The Ides of March
by Tiffany Munson

    We spent what was going to be our last afternoon together talking and laughing over sloppy joes after a shopping spree at K-Mart. My mom had just gotten her driver’s license back after years of medically not being able to drive, so when we headed out to the store she insisted that she drive us there.  My mom attached an extension to her seatbelt so that it could reach over her
belly then pulled the seat close to the wheel so her 5 foot frame could reach the pedals. 
I belted myself in with hesitations of a parent going for a ride with her newly licensed sixteen year old.  The concentration wrinkled in her brows and the excitement glowed in her eyes as she drove us the entire block down to the store.  We beamed with pride.   We strolled around the store together for a while, holding hands as we always would when we were together, just as we did when I was a child. We decided to go separate ways for a bit and look around on our own.
About fifteen minutes had passed and a sudden panic took over me, where was she? I could not see her. “Mom!” I called out. No reply. “Mom!” I called out again, still no reply. “MOM!” I called out
one more time with emphasis, and over the racks popped out the salt and pepper curly hair I knew so well.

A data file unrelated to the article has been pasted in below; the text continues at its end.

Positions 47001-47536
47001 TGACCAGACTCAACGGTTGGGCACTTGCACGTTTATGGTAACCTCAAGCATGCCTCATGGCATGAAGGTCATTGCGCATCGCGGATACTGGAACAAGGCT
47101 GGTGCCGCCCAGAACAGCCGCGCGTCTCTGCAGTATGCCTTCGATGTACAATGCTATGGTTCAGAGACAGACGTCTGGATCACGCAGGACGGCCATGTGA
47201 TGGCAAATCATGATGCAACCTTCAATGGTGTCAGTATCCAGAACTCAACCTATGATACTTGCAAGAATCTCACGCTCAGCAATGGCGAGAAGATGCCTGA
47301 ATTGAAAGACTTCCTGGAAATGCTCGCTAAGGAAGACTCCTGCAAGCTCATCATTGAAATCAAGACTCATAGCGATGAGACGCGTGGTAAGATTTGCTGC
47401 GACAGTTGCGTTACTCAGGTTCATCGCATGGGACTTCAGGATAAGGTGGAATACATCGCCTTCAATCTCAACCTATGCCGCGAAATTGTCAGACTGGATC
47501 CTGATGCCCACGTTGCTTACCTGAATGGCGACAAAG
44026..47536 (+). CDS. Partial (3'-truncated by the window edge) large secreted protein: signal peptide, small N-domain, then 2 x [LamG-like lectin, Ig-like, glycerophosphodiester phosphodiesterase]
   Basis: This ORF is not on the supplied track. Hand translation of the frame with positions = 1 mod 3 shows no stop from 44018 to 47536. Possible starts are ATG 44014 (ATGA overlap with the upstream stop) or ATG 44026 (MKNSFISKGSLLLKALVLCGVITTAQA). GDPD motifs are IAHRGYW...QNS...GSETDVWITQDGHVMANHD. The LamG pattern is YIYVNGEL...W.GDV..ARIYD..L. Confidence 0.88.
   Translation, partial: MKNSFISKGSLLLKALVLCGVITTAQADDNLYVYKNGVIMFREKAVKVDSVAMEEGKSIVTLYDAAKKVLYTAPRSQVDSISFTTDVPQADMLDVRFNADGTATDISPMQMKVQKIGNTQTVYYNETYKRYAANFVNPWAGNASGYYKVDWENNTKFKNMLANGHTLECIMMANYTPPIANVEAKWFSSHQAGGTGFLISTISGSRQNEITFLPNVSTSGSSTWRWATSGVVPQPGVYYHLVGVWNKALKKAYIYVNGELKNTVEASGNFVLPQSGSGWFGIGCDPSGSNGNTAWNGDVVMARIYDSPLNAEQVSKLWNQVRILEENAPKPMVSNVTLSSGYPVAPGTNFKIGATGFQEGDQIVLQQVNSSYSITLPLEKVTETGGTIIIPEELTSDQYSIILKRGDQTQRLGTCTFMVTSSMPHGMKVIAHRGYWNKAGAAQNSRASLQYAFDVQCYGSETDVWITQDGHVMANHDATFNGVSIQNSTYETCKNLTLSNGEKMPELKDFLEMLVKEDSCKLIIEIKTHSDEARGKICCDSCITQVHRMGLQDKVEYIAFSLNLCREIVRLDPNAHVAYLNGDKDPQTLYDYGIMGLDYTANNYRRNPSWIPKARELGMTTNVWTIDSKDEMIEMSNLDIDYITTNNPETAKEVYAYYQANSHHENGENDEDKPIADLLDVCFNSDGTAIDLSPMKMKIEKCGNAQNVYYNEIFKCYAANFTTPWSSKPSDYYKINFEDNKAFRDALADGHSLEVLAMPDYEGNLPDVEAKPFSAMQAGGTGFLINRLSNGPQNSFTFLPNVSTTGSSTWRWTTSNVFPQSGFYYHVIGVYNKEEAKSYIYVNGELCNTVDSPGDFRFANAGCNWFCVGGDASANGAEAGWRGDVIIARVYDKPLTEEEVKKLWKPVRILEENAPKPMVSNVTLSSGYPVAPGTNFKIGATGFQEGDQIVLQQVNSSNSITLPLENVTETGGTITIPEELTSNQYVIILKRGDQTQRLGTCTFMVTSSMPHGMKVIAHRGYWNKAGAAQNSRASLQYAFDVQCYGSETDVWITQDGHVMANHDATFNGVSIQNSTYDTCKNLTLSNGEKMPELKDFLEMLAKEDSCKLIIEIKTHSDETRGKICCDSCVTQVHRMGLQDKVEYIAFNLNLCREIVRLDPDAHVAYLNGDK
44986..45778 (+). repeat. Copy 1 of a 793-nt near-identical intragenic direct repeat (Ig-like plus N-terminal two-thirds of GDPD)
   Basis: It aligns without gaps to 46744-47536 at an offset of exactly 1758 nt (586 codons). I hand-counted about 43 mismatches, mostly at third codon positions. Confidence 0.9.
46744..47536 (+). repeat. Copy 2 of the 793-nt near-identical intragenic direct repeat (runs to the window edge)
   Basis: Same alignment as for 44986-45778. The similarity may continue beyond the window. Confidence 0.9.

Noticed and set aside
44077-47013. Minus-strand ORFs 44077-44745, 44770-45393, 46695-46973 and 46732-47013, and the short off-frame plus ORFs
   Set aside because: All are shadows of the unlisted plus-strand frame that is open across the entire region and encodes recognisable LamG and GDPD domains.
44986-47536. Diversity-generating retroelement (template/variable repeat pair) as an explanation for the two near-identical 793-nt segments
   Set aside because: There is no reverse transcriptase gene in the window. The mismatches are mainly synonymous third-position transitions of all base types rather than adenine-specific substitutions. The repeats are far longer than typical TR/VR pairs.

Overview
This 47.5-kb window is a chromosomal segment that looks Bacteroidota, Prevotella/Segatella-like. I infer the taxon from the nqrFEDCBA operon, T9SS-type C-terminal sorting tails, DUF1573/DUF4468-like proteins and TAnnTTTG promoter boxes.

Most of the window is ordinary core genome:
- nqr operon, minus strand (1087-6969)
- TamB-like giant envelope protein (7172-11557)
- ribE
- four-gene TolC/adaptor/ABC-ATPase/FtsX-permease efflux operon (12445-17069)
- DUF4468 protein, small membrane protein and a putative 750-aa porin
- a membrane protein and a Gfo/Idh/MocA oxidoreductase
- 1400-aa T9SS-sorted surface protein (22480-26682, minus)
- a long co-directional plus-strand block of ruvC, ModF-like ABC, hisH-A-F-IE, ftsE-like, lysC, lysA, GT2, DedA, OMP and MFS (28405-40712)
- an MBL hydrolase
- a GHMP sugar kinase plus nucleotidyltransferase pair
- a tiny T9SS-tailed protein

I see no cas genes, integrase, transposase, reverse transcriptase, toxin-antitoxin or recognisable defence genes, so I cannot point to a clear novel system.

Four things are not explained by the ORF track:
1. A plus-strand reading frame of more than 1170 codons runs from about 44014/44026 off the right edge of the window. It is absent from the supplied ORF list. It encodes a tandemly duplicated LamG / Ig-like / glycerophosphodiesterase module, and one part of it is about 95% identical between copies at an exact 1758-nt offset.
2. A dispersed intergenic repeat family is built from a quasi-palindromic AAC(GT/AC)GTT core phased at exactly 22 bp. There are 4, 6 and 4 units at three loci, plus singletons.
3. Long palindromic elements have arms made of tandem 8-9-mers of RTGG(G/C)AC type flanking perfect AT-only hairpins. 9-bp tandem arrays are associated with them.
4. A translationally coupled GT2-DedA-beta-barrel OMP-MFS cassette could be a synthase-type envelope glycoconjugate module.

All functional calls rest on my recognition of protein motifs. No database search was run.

I walked to her briskly and asked, “where were you? I couldn’t see you, don’t ever do that to me again!”
    We made it home safely and I ate sloppy joes as my Mom talked to me. She was leaving in two days for a vacation to New Orleans to visit her aunt and uncle. Amtrak was her choice of travel and she loved to get a sleeper room so she could be alone, stretch out and have a bed to sleep in during the overnight trip.   Mom’s eyes, skin and smile glowed with beauty. There was an aura about her I had never seen before and it made me uneasy, as if unwillingly we both knew that she would not be returning from vacation this time. Time came for me to leave to make sure I was on time for plans I had made previously for that night.